Imperial College London

DrSarahOnida

Faculty of MedicineDepartment of Surgery & Cancer

Honorary Clinical Senior Lecturer
 
 
 
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Contact

 

+44 (0)20 3311 7317s.onida Website

 
 
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Location

 

4N 12North WingCharing Cross Campus

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Summary

 

Publications

Publication Type
Year
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142 results found

Machin M, Whittley S, Norrie J, Burgess L, Hunt BJ, Bolton L, Shalhoub J, Everington T, Gohel M, Whiteley MS, Rogers S, Onida S, Turner B, Nandhra S, Lawton R, Stephens-Boal A, Singer C, Dunbar J, Carradice D, Davies AHet al., 2024, Evaluating pharmacological THRomboprophylaxis in Individuals undergoing superficial endoVEnous treatment across NHS and private clinics in the UK: a multi-centre, assessor-blind, randomised controlled trial-THRIVE trial., BMJ Open, Vol: 14

INTRODUCTION: Endovenous therapy is the first choice management for symptomatic varicose veins in NICE guidelines, with 56-70 000 procedures performed annually in the UK. Venous thromboembolism (VTE), including deep vein thrombosis (DVT) and pulmonary embolism (PE), is a known complication of endovenous therapy, occurring at a rate of up to 3.4%. Despite 73% of UK practitioners administering pharmacological thromboprophylaxis to reduce VTE, no high-quality evidence supporting this practice exists. Pharmacological thromboprophylaxis may have clinical and cost benefit in preventing VTE; however, further evidence is needed. This study aims to establish whether when endovenous therapy is undertaken: a single dose or course of pharmacological thromboprophylaxis alters the risk of VTE; pharmacological thromboprophylaxis is associated with an increased rate of bleeding events; pharmacological prophylaxis is cost effective. METHODS AND ANALYSIS: A multi-centre, assessor-blind, randomised controlled trial (RCT) will recruit 6660 participants from 40 NHS and private sites across the UK. Participants will be randomised to intervention (single dose or extended course of pharmacological thromboprophylaxis plus compression) or control (compression alone). Participants will undergo a lower limb venous duplex ultrasound scan at 21-28 days post-procedure to identify asymptomatic DVT. The duplex scan will be conducted locally by blinded assessors. Participants will be contacted remotely for follow-up at 7 days and 90 days post-procedure. The primary outcome is imaging-confirmed lower limb DVT with or without symptoms or PE with symptoms within 90 days of treatment. The main analysis will be according to the intention-to-treat principle and will compare the rates of VTE at 90 days, using a repeated measures analysis of variance, adjusting for any pre-specified strongly prognostic baseline covariates using a mixed effects logistic regression. ETHICS AND DISSEMINATION: Eth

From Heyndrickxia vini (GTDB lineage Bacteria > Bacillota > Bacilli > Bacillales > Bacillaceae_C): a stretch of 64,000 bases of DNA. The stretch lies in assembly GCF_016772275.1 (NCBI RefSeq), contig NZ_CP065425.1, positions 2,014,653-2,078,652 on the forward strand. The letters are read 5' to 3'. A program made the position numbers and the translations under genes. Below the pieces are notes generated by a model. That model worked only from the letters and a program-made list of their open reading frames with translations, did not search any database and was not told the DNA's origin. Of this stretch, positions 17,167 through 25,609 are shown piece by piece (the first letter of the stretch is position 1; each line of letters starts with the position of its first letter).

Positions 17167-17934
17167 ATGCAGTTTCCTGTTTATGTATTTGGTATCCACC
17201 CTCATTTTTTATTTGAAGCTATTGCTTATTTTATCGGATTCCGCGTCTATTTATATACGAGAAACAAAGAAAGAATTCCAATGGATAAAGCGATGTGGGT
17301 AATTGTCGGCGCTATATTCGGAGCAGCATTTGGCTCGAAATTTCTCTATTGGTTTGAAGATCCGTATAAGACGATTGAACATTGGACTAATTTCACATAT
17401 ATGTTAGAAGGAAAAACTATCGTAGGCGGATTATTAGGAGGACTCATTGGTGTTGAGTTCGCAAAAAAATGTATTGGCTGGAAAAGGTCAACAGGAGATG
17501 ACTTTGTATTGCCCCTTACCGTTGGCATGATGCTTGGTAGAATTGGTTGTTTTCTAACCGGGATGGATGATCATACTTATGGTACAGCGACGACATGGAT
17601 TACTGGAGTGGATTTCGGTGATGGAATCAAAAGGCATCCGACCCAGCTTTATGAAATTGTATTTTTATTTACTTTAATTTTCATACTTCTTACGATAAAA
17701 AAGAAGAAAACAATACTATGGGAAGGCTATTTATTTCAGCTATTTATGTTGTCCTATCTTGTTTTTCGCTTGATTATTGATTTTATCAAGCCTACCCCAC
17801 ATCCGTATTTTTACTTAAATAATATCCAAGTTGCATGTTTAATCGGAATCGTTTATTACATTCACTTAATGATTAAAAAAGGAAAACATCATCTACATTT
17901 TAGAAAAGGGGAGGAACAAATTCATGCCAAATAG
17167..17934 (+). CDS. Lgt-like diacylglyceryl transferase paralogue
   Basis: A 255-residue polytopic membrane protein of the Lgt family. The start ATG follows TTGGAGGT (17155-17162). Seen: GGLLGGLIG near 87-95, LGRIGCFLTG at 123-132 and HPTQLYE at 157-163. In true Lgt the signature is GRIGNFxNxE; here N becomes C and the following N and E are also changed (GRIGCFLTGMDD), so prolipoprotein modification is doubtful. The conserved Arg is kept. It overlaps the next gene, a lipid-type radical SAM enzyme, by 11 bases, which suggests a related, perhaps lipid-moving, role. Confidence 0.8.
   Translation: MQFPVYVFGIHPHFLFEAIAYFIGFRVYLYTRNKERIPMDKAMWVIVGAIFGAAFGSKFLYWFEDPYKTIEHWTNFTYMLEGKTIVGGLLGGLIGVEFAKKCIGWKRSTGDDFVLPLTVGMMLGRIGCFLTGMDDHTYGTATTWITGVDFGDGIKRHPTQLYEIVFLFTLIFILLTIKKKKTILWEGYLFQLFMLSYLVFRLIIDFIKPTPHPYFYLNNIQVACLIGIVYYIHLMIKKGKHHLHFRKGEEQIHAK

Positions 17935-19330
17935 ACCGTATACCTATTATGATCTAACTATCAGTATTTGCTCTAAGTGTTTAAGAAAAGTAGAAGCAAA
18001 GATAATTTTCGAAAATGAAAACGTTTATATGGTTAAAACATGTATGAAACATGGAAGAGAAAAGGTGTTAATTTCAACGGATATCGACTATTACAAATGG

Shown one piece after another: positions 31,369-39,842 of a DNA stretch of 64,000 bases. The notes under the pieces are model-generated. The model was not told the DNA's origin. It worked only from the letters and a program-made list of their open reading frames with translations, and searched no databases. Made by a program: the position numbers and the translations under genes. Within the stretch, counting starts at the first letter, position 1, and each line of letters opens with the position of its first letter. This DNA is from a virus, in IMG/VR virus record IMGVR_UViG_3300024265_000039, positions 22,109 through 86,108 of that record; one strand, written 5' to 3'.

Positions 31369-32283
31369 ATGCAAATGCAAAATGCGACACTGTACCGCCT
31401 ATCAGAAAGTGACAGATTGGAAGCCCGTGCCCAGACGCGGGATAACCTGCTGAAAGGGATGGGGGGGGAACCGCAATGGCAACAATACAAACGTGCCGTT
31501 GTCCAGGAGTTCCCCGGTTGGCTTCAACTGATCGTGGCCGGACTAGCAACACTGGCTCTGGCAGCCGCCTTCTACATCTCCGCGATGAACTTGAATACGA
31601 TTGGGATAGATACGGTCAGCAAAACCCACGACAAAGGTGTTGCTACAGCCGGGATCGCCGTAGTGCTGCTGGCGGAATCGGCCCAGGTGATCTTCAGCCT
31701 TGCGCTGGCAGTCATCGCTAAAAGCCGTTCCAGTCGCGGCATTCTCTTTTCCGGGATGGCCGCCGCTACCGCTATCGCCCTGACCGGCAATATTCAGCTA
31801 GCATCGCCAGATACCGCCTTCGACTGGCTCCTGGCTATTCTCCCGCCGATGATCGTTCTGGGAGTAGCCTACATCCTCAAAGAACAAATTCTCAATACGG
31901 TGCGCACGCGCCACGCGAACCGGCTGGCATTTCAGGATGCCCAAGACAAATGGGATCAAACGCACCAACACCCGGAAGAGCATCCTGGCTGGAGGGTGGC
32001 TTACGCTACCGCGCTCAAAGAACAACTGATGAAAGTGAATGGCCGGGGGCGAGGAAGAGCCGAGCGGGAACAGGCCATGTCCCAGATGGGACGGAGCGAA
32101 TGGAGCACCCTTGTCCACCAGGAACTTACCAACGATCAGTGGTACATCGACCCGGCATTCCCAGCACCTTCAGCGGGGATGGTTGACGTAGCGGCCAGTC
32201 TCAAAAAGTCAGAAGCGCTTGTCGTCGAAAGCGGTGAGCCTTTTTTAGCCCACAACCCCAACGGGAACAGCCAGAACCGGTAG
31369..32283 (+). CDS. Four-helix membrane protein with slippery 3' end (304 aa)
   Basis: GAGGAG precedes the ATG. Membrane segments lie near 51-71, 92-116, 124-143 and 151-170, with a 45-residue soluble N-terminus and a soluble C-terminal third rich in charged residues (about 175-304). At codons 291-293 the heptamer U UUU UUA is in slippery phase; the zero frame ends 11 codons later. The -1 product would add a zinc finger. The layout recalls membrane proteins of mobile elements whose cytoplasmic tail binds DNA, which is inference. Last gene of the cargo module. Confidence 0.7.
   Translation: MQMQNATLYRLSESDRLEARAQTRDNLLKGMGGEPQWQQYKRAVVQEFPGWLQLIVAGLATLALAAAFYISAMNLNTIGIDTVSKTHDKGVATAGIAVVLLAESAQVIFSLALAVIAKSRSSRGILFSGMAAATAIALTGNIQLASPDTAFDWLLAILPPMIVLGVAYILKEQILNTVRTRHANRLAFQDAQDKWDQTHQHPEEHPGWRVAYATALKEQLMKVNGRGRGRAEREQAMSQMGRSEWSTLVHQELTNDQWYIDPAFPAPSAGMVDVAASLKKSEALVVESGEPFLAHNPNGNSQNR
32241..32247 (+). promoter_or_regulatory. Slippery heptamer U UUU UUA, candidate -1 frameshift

Journal article